- Ariston Waiters died after he was shot twice as he was arrested by Officer Luther Lewis of Union City PD, Georgia
- 19-year-old black man was face down and being handcuffed when Lewis claims there was a struggle and teen reached for his gun
- But new evidence raises questions about 2011 shooting and suggests police may have covered up what really happened
- Lewis told investigators Waiters reached for his gun - but neglected to inform next officer on scene
- DNA evidence also said to contradict him
- FBI has spoken to whistle-blowing officer in city and to private investigator, opening way for full-scale inquiry
The FBI is investigating whether police covered up the truth about what really happened when a black teenager was shot twice in the back while handcuffed by a white officer who claimed there was a struggle for his gun.
Daily Mail Online can reveal that FBI agents have begun looking into the 2011 death of Ariston Waiters.
Police Officer Luther Lewis, of Union City Police Department in Georgia, shot Ariston Waiters twice in the back as he was handcuffing the 19-year-old who face down on the ground on the night of December 14, 2011.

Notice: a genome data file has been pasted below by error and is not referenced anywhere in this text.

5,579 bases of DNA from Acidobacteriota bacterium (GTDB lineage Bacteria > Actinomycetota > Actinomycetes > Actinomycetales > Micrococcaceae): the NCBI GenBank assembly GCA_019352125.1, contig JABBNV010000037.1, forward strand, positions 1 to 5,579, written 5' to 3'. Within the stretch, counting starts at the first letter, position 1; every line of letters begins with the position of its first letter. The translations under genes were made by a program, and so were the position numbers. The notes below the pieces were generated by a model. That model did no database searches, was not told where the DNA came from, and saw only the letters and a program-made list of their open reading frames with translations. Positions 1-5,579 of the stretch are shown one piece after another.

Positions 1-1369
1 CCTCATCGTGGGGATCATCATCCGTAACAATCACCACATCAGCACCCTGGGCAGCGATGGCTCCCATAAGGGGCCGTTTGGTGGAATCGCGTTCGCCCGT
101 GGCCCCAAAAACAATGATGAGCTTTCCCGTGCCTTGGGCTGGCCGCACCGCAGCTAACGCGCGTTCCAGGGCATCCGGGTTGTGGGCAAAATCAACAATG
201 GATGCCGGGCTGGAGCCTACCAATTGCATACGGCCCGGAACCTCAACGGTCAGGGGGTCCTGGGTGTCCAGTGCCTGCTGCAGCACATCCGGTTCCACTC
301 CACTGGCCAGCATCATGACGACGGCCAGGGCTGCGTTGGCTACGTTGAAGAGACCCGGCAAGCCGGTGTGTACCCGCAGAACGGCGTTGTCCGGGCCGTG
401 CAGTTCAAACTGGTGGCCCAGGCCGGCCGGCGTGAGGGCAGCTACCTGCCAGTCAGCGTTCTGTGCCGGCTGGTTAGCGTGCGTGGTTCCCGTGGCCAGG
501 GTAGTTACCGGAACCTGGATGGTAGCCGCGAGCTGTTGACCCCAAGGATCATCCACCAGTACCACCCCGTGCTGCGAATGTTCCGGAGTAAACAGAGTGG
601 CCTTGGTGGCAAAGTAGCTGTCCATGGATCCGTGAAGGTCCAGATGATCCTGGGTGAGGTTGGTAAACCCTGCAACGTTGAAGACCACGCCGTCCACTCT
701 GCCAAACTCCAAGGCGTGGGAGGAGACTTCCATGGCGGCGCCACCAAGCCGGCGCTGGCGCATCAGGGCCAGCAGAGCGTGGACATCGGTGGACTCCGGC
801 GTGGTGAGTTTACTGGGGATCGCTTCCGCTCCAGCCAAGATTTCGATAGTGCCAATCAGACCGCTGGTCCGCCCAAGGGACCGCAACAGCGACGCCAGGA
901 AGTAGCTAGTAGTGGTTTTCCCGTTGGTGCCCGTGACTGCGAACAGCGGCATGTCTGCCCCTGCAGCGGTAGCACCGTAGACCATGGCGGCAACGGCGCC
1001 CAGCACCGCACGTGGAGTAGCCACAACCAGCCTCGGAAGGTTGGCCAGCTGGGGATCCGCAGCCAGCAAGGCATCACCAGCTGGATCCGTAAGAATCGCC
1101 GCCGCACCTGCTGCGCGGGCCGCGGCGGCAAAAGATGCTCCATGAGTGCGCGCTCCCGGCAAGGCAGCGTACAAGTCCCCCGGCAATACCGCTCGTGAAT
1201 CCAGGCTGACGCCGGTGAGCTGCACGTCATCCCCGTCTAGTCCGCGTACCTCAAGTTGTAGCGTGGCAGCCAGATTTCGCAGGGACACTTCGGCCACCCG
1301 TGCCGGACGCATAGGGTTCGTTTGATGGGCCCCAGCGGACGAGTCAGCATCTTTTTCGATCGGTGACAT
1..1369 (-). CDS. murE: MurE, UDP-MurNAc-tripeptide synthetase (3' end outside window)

There were no witnesses to the close-range shooting and Lewis claimed the teen tried to grab his gun during a 'struggle'. A grand jury refused to indict the officer for murder in May 2012, and he left the police department in 2014.
But new evidence has since been unearthed contradicting the official account and casts doubt on the officer's version of events. And senior officers at the Union City Police Department have been accused of covering up Lewis' actions.
The evidence - uncovered by private investigator TJ Ward, the man who recently found a new witness in the Natalee Holloway case - raises serious questions about how officials investigated Waiters' death, one of more than 100 fatal police shootings in Georgia in the past five years.